In 2020, small business owners and entrepreneurs simultaneously faced a public health, economic, and management crisis. But through it all, many persevered. They found solutions and adapted to not just survive, but thrive. Now they are looking ahead to the future of their business, and the help they need from strategic advisors.
In our 2021 State of Small Business Report, more than half of respondents said they want expert help forecasting and planning for the future. This is a hard transition from the focus on managing cash flow and budgets that was so prevalent at the start of the pandemic.
For accountants, this presents an opportunity to provide value beyond crunching numbers and historical reporting. Now, more than ever, you can lean into forecasting and create a tool that lets you engage in meaningful conversations with your clients. A tool to track results against projections and deliver high-level advisory services.
If you’re an accountant, you are probably familiar with budgeting, and may even use the budgeting feature within your accounting software. A question we get asked a lot by accountants who are beginning Strategic Advising services is, “I do budgeting already. What’s the difference between a budget and a financial forecast?"
The answer is fairly straightforward, but also intriguing, in that it has a lot to do with the real value of advisory services: helping your customers survive and thrive. By looking at the key differences between a budget and a forecast in this infographic, we can start to understand why financial forecasting is important to your advisory services. As well as how you can use one to build a roadmap for your small business clients.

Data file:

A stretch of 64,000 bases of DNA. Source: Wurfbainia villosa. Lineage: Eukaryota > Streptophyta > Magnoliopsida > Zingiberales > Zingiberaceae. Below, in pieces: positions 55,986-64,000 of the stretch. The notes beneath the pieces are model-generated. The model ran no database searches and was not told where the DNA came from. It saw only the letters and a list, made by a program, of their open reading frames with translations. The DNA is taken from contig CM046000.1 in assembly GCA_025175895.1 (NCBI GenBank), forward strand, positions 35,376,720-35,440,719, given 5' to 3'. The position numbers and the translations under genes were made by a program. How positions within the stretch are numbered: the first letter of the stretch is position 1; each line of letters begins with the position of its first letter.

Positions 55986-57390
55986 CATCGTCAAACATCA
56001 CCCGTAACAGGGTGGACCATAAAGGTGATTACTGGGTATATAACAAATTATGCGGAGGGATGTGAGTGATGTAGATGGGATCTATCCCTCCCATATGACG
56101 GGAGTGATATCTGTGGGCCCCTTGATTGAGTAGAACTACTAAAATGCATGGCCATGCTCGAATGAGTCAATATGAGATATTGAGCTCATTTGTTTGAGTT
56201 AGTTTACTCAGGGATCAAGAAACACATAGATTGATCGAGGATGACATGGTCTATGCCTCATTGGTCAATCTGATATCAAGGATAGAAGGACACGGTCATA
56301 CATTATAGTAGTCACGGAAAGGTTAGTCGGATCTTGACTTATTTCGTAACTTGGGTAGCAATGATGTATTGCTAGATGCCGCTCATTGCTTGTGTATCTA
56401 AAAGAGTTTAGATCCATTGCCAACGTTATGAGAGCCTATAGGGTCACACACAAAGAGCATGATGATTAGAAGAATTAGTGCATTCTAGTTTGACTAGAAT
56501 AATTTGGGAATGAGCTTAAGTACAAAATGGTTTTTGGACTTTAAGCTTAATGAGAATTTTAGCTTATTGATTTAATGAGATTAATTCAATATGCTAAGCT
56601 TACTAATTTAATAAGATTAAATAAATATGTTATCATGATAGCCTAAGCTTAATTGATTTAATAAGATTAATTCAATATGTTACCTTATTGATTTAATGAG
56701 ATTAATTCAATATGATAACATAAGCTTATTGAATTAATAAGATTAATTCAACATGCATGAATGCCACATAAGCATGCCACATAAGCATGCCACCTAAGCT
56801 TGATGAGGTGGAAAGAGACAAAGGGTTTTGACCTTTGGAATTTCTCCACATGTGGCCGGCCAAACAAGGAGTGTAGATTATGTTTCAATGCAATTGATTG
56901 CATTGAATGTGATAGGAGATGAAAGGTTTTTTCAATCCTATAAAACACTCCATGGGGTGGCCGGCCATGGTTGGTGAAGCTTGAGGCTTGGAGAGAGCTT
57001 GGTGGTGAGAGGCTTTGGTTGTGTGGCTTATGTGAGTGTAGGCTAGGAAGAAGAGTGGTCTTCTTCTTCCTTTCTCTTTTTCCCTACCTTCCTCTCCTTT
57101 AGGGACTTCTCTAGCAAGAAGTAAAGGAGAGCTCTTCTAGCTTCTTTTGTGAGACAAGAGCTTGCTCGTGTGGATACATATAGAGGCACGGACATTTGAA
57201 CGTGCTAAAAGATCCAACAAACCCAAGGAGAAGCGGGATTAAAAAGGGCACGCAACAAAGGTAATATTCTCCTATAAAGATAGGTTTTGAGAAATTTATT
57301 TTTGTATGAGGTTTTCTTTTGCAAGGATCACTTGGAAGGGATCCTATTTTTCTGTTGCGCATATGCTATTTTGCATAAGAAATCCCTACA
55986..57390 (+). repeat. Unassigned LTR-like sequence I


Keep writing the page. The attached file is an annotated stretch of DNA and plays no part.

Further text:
That last distinction is perhaps the most important. Budgets are tactical and help manage expenses and set limits. Forecasts are strategic and help businesses grow through long-term decision-making and management.
If your clients are asking for help with budgeting, they may not appreciate the difference between an operational budget and a strategic forecast for long-term growth. Use that as an opportunity to flex your advisory muscles and teach them the difference.
When small business owners are stressed from financial uncertainty they need information from their accountant. Information that will help them avoid feeling blindsided by unknowns and enable them to forge a clear path forward.
A strong financial forecast is at the heart of any successful Strategic Advising relationship. Many people assume that reporting is the most important. But it’s the forecast that provides the roadmap and is, therefore, the basis for advisory services.
By comparing the forecast to the accounting actuals, and understanding the variance, you can help your clients identify problems in their business, which is what productive advisory services and strategic forecasting are all about.
This type of work is perfect for a strategic advising practice. But even if you don’t offer advisory services now, you can get started with financial forecasting as a service for clients, especially during uncertain times.